CROSSHAIR.CUR—The bitmap data for the cursor

All these files should be in the same directory as your project. Otherwise, the compiler and linker will have trouble finding them. Once you create and run the program or use the precompiled DEMO3_1.EXE, you should see something like what's shown in Figure 3.5. Pretty cool, huh?

Figure 3.5Figure 3.5 The output of DEMO3_1.EXE with custom ICON and CURSOR.

As an experiment, try opening the DEMO3_1.RC file with your IDE. Figure 3.6 shows what VC++ 6.0 does when I do this. However, you may get different results with your particular compiler, so don't tweak if it doesn't look the same. Alas, there is one point I want to make about the IDE before moving on. As I said, you can use the IDE to create both the .RC and .H file, but you'll have to read the manual on this yourself.

Figure 3.6Figure 3.6 The results of opening the resource file DEMO3_1.RC in VC++ 6.0.

However, there is one problem with loading a handmade .RC file—if you save it with your IDE, it will undoubtedly be inflicted with a zillion comments, macros, #defines, and other garbage that Windows compilers like to see in .RC files. Thus, the moral of the story is that if you want to edit your handmade .RC files, do the editing by loading the .RC file as text. That way the compiler won't try to load it as an .RC, but just as plain ASCII text.

Creating String Table Resources

As I mentioned in the introduction, Windows supports string resources. Unlike other resources, you can only have one string table that must contain all your strings. Furthermore, string resources do not allow definition by string. Therefore, all string tables defined in your .RC files must be accompanied by symbolic reference constants and the associated .H header file to resolve the references.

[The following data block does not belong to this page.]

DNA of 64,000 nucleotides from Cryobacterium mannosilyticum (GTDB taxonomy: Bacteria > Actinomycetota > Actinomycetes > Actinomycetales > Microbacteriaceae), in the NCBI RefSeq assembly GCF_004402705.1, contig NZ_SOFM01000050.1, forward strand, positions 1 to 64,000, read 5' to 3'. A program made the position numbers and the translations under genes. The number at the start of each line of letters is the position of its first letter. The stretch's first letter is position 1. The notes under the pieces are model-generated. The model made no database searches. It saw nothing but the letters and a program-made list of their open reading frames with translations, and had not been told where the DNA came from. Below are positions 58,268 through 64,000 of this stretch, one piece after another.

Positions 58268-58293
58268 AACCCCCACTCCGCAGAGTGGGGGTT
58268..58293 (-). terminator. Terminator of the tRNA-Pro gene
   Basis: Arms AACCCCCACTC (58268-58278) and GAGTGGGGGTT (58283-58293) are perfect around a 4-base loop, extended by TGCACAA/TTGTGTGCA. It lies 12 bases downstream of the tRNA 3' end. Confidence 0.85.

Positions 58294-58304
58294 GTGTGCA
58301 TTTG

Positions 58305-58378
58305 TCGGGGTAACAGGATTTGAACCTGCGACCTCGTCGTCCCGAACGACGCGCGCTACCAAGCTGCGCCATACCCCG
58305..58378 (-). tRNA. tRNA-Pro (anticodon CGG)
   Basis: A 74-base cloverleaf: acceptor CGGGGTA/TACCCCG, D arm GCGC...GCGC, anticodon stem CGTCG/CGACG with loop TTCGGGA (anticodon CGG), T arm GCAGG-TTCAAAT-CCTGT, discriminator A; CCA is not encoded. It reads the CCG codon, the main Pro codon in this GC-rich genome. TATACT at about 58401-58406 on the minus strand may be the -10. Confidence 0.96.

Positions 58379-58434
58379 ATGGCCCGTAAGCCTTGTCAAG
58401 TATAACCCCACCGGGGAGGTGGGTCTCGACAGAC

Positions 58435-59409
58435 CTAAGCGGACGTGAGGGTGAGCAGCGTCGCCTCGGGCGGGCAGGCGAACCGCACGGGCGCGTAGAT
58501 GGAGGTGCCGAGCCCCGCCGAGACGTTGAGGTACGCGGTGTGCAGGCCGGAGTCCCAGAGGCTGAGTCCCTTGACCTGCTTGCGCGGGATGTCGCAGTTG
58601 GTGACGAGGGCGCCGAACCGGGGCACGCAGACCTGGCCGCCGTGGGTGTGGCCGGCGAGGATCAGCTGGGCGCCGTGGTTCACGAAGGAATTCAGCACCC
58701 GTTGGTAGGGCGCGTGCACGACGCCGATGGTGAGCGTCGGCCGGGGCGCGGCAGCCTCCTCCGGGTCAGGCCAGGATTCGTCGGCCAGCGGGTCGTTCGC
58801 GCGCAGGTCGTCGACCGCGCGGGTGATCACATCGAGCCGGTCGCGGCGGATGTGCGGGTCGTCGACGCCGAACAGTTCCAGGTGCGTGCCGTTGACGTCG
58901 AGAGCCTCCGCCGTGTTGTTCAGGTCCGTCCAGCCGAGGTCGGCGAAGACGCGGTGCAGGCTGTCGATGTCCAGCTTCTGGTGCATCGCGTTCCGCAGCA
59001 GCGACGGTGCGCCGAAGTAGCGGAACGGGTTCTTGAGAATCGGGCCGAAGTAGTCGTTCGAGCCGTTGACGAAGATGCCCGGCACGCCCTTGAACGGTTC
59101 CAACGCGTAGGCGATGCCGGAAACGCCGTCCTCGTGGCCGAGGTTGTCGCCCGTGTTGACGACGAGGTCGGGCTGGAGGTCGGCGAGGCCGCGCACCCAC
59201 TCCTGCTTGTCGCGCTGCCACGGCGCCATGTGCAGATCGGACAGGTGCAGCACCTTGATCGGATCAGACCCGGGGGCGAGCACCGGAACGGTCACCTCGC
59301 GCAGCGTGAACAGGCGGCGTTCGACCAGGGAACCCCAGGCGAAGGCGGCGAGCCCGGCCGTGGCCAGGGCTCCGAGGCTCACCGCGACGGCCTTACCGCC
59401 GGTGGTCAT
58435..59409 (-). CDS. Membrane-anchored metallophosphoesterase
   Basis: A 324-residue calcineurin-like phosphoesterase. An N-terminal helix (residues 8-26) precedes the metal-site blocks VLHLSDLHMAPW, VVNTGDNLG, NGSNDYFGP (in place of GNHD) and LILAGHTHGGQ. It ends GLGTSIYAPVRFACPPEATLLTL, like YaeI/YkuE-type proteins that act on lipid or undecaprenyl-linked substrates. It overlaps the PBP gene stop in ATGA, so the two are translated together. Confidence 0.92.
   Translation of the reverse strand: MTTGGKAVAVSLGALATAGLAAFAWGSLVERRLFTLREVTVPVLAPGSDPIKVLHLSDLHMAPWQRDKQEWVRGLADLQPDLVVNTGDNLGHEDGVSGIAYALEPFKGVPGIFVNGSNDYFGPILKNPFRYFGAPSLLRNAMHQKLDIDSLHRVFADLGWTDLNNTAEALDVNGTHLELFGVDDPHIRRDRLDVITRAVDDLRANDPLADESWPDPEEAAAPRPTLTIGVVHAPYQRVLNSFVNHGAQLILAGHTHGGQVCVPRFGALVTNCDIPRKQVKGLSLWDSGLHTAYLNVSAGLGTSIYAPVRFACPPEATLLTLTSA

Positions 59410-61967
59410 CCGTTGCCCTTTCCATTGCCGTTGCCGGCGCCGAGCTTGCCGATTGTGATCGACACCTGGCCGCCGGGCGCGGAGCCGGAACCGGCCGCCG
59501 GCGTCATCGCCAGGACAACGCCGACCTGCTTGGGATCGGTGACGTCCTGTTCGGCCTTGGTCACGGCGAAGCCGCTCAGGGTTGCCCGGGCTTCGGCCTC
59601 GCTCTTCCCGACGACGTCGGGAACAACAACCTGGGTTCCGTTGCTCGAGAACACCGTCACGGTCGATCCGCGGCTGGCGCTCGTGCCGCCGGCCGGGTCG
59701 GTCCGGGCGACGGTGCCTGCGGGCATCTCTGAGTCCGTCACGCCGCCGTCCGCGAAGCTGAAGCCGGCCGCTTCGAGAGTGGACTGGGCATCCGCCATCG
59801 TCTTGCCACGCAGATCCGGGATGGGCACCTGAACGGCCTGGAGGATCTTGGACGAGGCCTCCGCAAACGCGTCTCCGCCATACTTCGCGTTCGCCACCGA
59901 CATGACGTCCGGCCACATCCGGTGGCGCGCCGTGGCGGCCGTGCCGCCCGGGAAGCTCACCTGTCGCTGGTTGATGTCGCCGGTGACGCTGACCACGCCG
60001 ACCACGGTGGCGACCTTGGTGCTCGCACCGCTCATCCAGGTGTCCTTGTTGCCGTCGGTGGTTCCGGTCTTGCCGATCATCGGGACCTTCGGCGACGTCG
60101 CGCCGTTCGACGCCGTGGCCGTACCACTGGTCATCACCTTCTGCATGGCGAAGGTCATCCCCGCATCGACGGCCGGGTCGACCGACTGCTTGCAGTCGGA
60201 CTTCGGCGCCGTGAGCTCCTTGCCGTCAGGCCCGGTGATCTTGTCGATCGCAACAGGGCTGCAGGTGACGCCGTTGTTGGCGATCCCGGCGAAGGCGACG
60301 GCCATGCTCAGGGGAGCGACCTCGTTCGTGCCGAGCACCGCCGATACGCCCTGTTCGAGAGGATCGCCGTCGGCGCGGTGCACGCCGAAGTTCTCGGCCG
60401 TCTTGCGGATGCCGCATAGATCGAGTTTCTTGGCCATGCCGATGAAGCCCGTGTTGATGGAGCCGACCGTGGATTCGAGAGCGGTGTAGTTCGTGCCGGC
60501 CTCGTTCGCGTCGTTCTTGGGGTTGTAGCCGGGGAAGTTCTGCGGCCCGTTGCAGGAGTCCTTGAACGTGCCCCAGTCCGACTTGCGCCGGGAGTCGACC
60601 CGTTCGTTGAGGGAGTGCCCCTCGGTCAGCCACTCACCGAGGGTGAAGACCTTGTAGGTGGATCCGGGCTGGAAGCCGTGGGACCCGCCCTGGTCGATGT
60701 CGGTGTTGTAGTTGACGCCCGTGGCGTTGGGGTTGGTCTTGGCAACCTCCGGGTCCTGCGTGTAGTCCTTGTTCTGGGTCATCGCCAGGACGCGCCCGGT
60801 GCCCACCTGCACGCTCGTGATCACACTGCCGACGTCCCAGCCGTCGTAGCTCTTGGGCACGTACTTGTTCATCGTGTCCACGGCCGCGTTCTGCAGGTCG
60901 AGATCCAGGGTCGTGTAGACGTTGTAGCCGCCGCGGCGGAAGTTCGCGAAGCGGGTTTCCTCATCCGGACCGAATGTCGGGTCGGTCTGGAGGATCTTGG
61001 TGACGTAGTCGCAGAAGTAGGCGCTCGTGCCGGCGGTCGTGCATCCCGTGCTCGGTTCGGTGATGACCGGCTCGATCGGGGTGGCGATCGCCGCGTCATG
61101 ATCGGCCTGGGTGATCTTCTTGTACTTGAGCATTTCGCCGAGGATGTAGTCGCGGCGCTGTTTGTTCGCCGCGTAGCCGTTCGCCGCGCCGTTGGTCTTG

I'm still not sure how I feel about string resources. Using them is equivalent to just using header files, and in either case—string resources or plain header files—you have to recompile. So I don't see the need for them! But if you really want to get complicated, you can put string resources into .DLLs and the main program doesn't have to be recompiled. However, I'm a scientist, not a philosopher, so who cares?

To create a string table in your .RC file, you must use the following syntax:

ID_STRING1, "string 1"
ID_STRING2, "string 2"

Of course, the symbolic constants can be anything, as can the strings within the quotes. However, there is one rule: No line can be longer than 255 characters—including the constant itself.

Here's an example of an .H and .RC file containing a string table that you might use in a game for the main menu. The .H file contains

// the constant values are up to you
#define ID_STRING_START_GAME    16
#define ID_STRING_LOAD_GAME    17
#define ID_STRING_SAVE_GAME    18
#define ID_STRING_OPTIONS     19
#define ID_STRING_EXIT       20

The .RC file contains

// note the stringtable does not have a name since
// only one stringtable is allowed per .RC file
ID_STRING_START_GAME,  "Kill Some Aliens"
ID_STRING_LOAD_GAME,   "Download Logs"
ID_STRING_SAVE_GAME,   "Upload Data"
ID_STRING_OPTIONS,    "Tweak The Settings"
ID_STRING_EXIT,     "Let's Bail!"


You can put almost anything you want in the strings, including printf() command specifiers like %d, %s, etc. You can't use escape sequences like "\n", but you can use octal sequences like \015 and so on.